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Common misconceptions; bounce rate vs exit rate

Common misconceptions; bounce rate vs exit rate

Bounce rate in your Google Analytics reports does not lie, but it can be misleading. This is a basic post to help you understand bounce rate vs exit rate and what you should expect on your website or blog.

Bounce Rate vs Exit Rate

Bounce rate

These are visitors to your website that exit without visiting a second page. Bounce rate can be used to measure effectiveness of your keyword choice, if you have a very high bounce rate, maybe look at keywords and meta description. You should aim to match content as closely as possible to the user query.

Exit Rate

Exit rate is given to each page on your website based on the amount of people who leave your site through that particular page. You can use exit pages to identify weak steps in a conversion funnel. You can then make changes to see if the figure improves or worsens.

Please remember that certain webpages will have a high exit rate; eCommerce final checkout stage.

Bounce Rate Scenarios

Bounce rate can be misleading, here are 3 scenarios where the action by your visitor would be counted as a bounce.

  1. User types a new URL into their browser and leaves the page.
  2. User visits from search, clicks on the back button.
  3. User closes the browser window.

Here are two common scenarios that can inflate your bounce rate;

Users clicks an external link

If a user visits your website, and the first link they click on is external, this is counted as a bounce. This is not necessarily a bad thing, particularly if he click was on one a paid advert. If you run a website that allows users to login via a third party service (eg login with Twitter), then this click can count as a visit to an external site. If this is the first click once the user arrives on your site it, the click will be counted as a bounce.

Incorrect tracking cookie configuration

If your website tracking code has not been setup correctly, you may find that you have inaccurate figures. For example; if you pages have different tracking ID’s, going from one page to another could be recorded as a bounce or exit. This is a rare and relatively easy to solve, but if you are having problems fixing this yourself, you can use the services of an auditor to verify that everything is set up properly.

What is a good bounce rate for my website?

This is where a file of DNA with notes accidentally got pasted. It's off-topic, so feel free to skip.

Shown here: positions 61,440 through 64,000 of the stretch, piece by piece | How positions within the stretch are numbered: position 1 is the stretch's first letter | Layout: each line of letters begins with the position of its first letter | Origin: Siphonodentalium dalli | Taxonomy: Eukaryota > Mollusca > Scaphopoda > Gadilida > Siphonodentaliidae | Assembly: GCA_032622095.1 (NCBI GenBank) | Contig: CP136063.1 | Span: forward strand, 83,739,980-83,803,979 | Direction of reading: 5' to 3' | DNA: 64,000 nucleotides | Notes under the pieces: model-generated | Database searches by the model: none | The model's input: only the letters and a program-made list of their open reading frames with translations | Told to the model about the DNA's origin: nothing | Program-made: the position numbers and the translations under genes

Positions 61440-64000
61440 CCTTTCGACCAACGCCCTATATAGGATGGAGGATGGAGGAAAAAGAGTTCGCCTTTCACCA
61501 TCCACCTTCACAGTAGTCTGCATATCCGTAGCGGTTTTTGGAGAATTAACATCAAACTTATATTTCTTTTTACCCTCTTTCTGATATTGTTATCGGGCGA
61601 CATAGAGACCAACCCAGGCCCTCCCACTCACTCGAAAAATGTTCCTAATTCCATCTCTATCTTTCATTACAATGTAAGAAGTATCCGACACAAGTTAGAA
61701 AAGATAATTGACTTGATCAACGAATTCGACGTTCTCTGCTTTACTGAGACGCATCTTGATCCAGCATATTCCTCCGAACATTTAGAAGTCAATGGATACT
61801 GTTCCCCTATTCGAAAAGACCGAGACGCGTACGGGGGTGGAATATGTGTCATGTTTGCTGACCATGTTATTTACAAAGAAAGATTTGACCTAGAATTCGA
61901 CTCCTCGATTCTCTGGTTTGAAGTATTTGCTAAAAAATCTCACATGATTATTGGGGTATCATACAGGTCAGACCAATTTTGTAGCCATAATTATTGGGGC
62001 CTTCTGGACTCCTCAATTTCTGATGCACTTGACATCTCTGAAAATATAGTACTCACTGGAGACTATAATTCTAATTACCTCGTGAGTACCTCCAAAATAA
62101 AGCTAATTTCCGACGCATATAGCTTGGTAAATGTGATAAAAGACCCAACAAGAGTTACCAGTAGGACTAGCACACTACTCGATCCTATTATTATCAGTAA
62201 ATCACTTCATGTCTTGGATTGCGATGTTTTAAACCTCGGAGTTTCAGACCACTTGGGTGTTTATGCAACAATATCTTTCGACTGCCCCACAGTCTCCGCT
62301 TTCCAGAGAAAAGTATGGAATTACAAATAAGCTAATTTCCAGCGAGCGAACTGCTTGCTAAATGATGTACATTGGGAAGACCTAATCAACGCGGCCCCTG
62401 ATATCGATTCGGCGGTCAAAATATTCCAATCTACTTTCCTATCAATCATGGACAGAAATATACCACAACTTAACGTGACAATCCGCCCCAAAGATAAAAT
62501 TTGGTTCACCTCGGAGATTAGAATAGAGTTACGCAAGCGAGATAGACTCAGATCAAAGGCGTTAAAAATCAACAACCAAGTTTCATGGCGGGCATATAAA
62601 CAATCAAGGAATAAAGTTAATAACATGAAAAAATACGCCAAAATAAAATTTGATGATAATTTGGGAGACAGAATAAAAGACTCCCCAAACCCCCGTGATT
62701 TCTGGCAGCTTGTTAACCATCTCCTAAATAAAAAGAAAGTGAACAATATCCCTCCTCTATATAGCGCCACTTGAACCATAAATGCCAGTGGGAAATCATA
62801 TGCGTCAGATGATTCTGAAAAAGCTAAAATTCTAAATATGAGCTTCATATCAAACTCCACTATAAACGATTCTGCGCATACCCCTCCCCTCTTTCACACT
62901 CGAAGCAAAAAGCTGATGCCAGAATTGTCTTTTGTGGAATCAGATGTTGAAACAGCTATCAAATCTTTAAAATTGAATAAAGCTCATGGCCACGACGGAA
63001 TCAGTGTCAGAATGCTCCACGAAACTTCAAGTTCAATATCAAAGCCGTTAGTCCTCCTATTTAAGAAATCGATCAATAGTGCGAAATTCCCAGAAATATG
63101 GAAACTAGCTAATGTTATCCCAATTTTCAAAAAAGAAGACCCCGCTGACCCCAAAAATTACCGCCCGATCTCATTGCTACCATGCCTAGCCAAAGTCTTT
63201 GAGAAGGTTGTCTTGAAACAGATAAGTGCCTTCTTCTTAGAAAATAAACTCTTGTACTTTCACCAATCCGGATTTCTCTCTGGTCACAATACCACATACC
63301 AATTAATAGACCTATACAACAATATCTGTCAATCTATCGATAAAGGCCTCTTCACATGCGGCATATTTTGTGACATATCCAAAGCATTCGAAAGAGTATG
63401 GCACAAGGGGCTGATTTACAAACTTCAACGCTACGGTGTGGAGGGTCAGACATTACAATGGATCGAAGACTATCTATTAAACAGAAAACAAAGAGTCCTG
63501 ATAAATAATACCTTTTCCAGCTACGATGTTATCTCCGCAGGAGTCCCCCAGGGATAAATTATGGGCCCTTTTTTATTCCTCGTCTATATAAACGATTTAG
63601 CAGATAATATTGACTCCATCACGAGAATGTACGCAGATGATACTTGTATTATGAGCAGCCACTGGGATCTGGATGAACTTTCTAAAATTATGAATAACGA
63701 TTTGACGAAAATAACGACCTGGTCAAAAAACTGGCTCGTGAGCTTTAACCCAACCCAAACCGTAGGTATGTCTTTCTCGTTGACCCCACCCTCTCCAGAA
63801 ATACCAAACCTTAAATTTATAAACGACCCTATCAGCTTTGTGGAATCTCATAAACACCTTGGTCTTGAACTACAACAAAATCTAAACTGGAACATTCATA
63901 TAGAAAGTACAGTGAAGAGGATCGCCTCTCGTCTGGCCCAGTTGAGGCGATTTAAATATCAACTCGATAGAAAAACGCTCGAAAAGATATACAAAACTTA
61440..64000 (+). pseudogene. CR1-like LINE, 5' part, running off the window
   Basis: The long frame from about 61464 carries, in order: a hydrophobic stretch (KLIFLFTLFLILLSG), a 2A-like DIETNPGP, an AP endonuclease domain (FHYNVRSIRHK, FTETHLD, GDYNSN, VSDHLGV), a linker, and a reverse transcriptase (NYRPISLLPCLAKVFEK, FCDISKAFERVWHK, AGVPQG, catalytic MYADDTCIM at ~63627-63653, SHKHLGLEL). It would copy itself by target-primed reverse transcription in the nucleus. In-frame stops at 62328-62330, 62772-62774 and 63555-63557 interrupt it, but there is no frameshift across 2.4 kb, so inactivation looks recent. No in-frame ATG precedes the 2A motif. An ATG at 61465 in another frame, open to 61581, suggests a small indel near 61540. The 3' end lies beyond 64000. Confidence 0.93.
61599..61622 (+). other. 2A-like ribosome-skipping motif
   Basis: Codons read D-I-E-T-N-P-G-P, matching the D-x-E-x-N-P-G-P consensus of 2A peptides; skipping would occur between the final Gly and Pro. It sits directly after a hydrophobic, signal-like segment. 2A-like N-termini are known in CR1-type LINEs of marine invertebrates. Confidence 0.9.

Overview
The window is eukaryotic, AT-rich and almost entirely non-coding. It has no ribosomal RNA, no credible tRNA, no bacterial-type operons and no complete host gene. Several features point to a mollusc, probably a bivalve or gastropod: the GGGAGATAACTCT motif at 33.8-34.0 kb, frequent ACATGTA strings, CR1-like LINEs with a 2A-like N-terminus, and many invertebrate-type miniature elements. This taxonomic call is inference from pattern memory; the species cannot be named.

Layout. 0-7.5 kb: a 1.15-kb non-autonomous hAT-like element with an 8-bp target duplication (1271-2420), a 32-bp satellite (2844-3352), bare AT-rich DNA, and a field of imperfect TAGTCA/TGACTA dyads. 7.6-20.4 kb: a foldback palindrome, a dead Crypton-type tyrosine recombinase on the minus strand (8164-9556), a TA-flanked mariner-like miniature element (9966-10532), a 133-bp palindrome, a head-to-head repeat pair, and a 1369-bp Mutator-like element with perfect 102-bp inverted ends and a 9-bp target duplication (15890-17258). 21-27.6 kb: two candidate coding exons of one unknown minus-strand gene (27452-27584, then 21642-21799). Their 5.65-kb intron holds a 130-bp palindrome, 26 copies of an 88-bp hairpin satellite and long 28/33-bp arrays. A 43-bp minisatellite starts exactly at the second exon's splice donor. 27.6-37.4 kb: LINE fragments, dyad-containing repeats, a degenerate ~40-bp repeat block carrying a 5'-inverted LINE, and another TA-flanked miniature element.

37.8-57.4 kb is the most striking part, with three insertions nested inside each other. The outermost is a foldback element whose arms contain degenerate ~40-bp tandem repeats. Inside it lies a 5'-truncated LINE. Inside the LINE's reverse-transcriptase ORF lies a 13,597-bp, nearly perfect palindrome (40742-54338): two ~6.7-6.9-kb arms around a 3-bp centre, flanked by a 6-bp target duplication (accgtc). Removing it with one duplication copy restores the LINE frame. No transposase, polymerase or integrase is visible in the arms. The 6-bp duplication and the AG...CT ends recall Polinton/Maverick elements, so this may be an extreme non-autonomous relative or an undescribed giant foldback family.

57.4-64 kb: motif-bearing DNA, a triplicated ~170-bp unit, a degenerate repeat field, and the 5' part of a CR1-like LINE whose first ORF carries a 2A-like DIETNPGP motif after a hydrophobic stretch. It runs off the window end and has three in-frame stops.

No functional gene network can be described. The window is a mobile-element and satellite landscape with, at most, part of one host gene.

How long is a peice of string? The average bounce rate for a website is about 40%. This figure is quite meaningless because good bounce rate depends on a number of variables;

  • Industry & niche.
  • Brand awareness & reputation.
  • Type of website.
  • How far the visitor has come with their query.

When is a high bounce rate acceptable?

Bounce rate is not always nesecerely a bad thing. This can be hard to understand when you are new to analytics. If you are not careful you may find yourself spending time and effor trying to reduce the bounce rate of pages that generally attract high bounce rate.

Contact pages

Contact pages tend to have high bounce rates. This is because a large number of visitors to contact page are looking for basic contact information like a phone number or email address (an assumption, but safe to assume they are not looking for products or other content)

Checkout pages

You do not want traffic from search engines landing on empty checkout pages. This is not a big problem, but you will inevitably get a small amount of traffic landing on, and immediately leaving your checkout pages. As a result the reported bounce rate will be high. A high exit rate on a checkout page is not a good thing.

High traffic blogs

Yes Really! On high traffic blogs that are monetised with Adsense, affiliate window, or other similar CPM advertising model, a high bounce rate can be a good thing; If a user lands on a post they are interested in that hosts adverts on the post page, and subsequently clicks on one of these adverts, that could be viewed as a bounce if they are taken to the new page in the same window. In this case, a bounce could mean that visitors have clicked on paid advertising, which will be checkable.

User is not ready to purchase

Remember that the reason for your website’s existence is to serve your potential customers, whether you be a blog or eCommerce site. Not all visitors will be in the buying state of mind. Some people are quick to make this decision whilst others like to repeatedly look at options, and test your cart before making a decision. You will get both types of visitors, accept it.

Don’t let bounce rate deceive you

A 100% bounce rate is not always a bad thing. A page with 100% bounce rate could mean that one person bounces from that page while everyone else went on to other site pages and found what they are looking for.


Bounce rate and exit rate can be used effectively to target content problems You can use Google custom segments and dashboards to make tracking bounce rate vs exit rate in Google Analytics. Here is a link to 15 advanced segements you can add to your analytics account, and a post from blastam on a custom segements

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